Wednesday, December 21, 2016

Wild keep on rolling – at the moment

The Wild have won eight games in a row, ranking second in franchise history as far as these streaks go. A 2-0 victory over the Colorado Avalanche at home Tuesday night was the latest in this string. Their last regulation loss was Nov. 29, and they’re 10-1-3 in their past 14 games, earning points in 13-of-14.

There’s depth to this success, too. Mikko Koivu (12 points in his last 14 games), Jason Zucker, Eric Staal (team points leader with 25 in 31 games) Ryan Suter (18 points, team leader at +22), Charlie Coyle (leads the team with 11 goals). Add your favorite guy to the list. They’re all playing some solid hockey right now.

Devan Dubnyk is playing some kind of amazing hockey in between the pipes, earning his fifth shutout of the season Tuesday when he really wasn’t even tested a ton.

The great thing about the two goals the Wild scored was the positioning of the goal scorers. On Coyle’s goal, it was Matt Dumba with the initial shot from the point, which bounced around Staal’s feet before kicking out to Coyle who easily scored on the doorstep of the crease.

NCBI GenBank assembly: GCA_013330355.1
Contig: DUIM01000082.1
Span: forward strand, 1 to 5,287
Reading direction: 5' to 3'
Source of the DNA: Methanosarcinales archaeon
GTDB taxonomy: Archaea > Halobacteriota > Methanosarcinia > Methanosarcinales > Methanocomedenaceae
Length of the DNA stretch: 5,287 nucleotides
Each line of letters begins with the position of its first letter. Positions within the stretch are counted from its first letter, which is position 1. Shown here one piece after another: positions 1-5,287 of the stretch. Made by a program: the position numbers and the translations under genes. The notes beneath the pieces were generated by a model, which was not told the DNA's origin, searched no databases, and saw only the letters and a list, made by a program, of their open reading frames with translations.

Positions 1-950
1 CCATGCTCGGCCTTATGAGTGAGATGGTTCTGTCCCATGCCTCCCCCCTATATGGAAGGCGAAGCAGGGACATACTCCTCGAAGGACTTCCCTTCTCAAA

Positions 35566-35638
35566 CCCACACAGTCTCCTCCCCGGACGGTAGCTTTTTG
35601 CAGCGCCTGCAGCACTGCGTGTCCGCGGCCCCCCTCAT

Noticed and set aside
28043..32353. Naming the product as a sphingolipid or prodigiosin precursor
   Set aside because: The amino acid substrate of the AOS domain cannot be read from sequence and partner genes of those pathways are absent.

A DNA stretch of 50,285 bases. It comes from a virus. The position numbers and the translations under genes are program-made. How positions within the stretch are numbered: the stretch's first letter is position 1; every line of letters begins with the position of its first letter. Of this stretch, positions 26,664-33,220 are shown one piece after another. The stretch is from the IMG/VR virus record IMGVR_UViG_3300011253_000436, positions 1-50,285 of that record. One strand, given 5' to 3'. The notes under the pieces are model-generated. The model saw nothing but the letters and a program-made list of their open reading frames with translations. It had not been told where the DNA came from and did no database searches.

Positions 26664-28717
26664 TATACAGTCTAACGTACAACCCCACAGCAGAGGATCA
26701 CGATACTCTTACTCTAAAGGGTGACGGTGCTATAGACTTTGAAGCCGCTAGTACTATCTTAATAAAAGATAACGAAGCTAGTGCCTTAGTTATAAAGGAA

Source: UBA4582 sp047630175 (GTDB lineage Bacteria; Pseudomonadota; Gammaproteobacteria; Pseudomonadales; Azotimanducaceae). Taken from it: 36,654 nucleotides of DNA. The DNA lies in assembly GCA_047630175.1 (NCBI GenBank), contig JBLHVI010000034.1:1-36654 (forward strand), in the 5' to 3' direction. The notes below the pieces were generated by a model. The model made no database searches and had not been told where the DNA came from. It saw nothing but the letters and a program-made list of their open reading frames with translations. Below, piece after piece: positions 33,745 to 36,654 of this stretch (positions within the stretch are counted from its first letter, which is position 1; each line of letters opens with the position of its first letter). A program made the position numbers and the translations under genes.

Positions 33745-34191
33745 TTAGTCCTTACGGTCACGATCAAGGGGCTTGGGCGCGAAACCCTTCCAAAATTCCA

Dumba grabbed a second assist on the second goal, which was credited to Koivu after he was right in front to pound home the rebound. Zucker was right there, too, sprawled on the ice trying to get his stick in there.

I just have a better feeling watching some of these plays develop. These were two goals that were finished off; they weren’t missed opportunities.

But back to the overall success of this team right now. They’re second in the Central Division with 42 points through 31 games, a mark that is second in franchise history by just a point. They started 20-8-3 in 2011-12. They’ve got the longest active winning streak in the league. Darn those Blue Jackets hogging some of the glory.

The home-win streak for the Wild has reached seven games, and they’ve outscored opponents 26-8.

This is all fine and good – and great hockey to watch – but there’s something else nagging me about it all.

Here’s the part in this post where I wave the yellow caution flag. I can’t help it. I’ve grown up around Minnesota sports, so this is what I do.

The holidays are coming up this week, and then January is just around the corner. This team has had a swoon for a few years now, including last year when the team performed with such a lackluster effort that it got its coach fired. A swoon should almost be expected, until the Wild prove they can get through a season without it.